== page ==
Review score: 75%


“Who will guard the guards” live at Glasgow Barfly 18 December 2006.

Chaos Blood—Fragments of a Shattered Skull (2007)

Chaos Blood—Fragments Of A Shattered Skull (2007)

Chaos Blood—Fragments Of A Shattered Skull (2007)


Recorded, mixed and produced by Mark Mynett at Mynetaur Studios. Drums and vocals recorded by Pete Miles at Forge Hill. Mastered by John Blamire at Digital Audio Co. Released on Siege of Amida Records on 25 June 2007.


  1. Bossanova Massacre
  2. Morbid Creation
  3. Raised By Wolves
  4. Shibiddy Bop
  5. Fragments Of A Shattered Skull
  6. Compulsive Urge
  7. Cranial Manouevre
  8. Hillbilly Acid Test
  9. Levitation Technique
  10. Redundant


There are some albums that you just get into immediately; something about them just resonates with you. Others take a bit more work before you finally ‘get’ what it’s all about. Sometimes it’s just about putting in the hours and listening to it again and again, other times it’s about listening to the tracks out of order—which is what I needed to do for Mastodon’s last album— or simply listening to the album in a different context (listening in the car or on an MP3 player rather than a stereo).

It was while listening to this album one night in bed on my phone that it finally made a little more sense to me. Maybe this is a good lesson that I need to listen to each album on this project at least once out loud on my PC’s speakers and once on headphones before I make a judgement.

This is the first and only full-length album from now-disbanded Hampshire death metal/grindcore (deathcore?) unit Chaos Blood and it’s not a bad release, to be honest.

The album has some good riffs, breakdowns, and decent growling death-metal vocals that aren’t too monotonous. That said, the whole album does sound rather same-y. One song often blends into the next with little variation. A brutal onslaught of distorted guitars and drums interspersed with moments of genuine interest.

One exception is track three, “Raised by Wolves” which slows things down, kicking things off with a lamentful, descending riff for 30 seconds before unleashing a wall of noise that then morphs into a start-stop bouncing riff around 58 seconds in. It’s interesting, it’s even rather fun.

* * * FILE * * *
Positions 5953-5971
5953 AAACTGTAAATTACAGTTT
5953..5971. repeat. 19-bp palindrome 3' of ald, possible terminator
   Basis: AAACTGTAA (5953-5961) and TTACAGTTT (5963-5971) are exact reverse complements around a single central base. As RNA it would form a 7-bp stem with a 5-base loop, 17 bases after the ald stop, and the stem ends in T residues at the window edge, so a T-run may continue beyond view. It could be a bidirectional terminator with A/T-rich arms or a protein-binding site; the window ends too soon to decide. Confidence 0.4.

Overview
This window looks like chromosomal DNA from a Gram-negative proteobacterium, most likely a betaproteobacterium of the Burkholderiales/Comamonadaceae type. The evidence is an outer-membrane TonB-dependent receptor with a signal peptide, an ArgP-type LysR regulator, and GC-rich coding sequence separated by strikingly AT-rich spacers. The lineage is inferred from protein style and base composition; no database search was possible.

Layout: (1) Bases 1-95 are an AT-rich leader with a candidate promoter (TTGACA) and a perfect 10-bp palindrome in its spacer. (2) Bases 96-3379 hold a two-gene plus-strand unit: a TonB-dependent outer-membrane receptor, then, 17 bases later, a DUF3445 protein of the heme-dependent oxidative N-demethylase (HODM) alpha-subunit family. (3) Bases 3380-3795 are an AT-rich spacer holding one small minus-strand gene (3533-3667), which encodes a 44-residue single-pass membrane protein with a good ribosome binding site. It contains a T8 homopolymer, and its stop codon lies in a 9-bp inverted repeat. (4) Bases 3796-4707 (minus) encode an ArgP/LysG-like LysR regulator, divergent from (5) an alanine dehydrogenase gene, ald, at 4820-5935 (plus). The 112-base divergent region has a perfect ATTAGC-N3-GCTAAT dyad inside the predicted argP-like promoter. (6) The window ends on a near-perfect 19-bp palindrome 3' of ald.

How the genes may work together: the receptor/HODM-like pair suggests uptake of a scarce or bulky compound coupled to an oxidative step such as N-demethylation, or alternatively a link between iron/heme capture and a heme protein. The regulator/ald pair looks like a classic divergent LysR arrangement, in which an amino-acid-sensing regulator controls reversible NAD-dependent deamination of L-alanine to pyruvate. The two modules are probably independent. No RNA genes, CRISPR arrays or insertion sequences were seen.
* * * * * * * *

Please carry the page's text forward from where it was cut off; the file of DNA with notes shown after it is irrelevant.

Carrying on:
Another favourite is the title track, “Fragments of a Shattered Skull” which has a nice melodic guitar break about a minute into its 4:39 length which then twists into an almost acoustic jam, reminiscent of one of Soulfly’s self-titled offerings, before finishing off in the realms of Iron Maiden.

“Cranial Manouevre”, track 7, kicks off with an un-metal drum pattern and bass riff that reminds me a little of industrial band Circle of Dust. Around 54 seconds in Chaos Blood return to their roots with a bit of a deathcore rant. Throughout the rest of the song there are moments where they hint at taking another direction, but these turn out to be short breathers before continuing with the relentless, machine gun riffs.

The penultimate track “Levitation Technique” feels a bit more like a traditional death metal song with some imaginative solos around a third of the way in, and an opening riff that repeats a various points throughout the track. The second half of the song slows down into an almost industrial beat and then all of a sudden at 2 minutes 40 seconds the machine dies and the track ends. Brilliant!

In terms of lyrics… I have no idea! But on an album like this I always treat the vocals as another percussive instrument.


I must have listened to this album about ten times by now and I quite like it. Whether that’s just because I’ve been worn down by the barrage of blast beats or because I genuinely like it, I’m still not entirely sure.

It’s a shame that Chaos Blood split up after only one album. I’d have liked to have heard where they went next. They do the grindcore/deathcore thing very competently, but at times the playing-at-220-bpm parts feels like padding. For me, the real interest in this album lies in those moments when you can hear the band’s personalities and influences shining through: the slowed down parts, the stop-start riffs, the death metal solos, the bouncing riffs, and melodies.

Individually, a lot of the tracks are very good. But together, I still don’t quite understand the statement that is being made. I still haven’t fully experienced the journey. As an exercise, it would be interesting to reorder the tracks and see what a difference it makes. I suspect that this is much better album in the ‘wrong’ order.

Review score: 70%


I couldn’t find any of the tracks I mentioned above on YouTube, here’s the only one I could find as part of a compilation.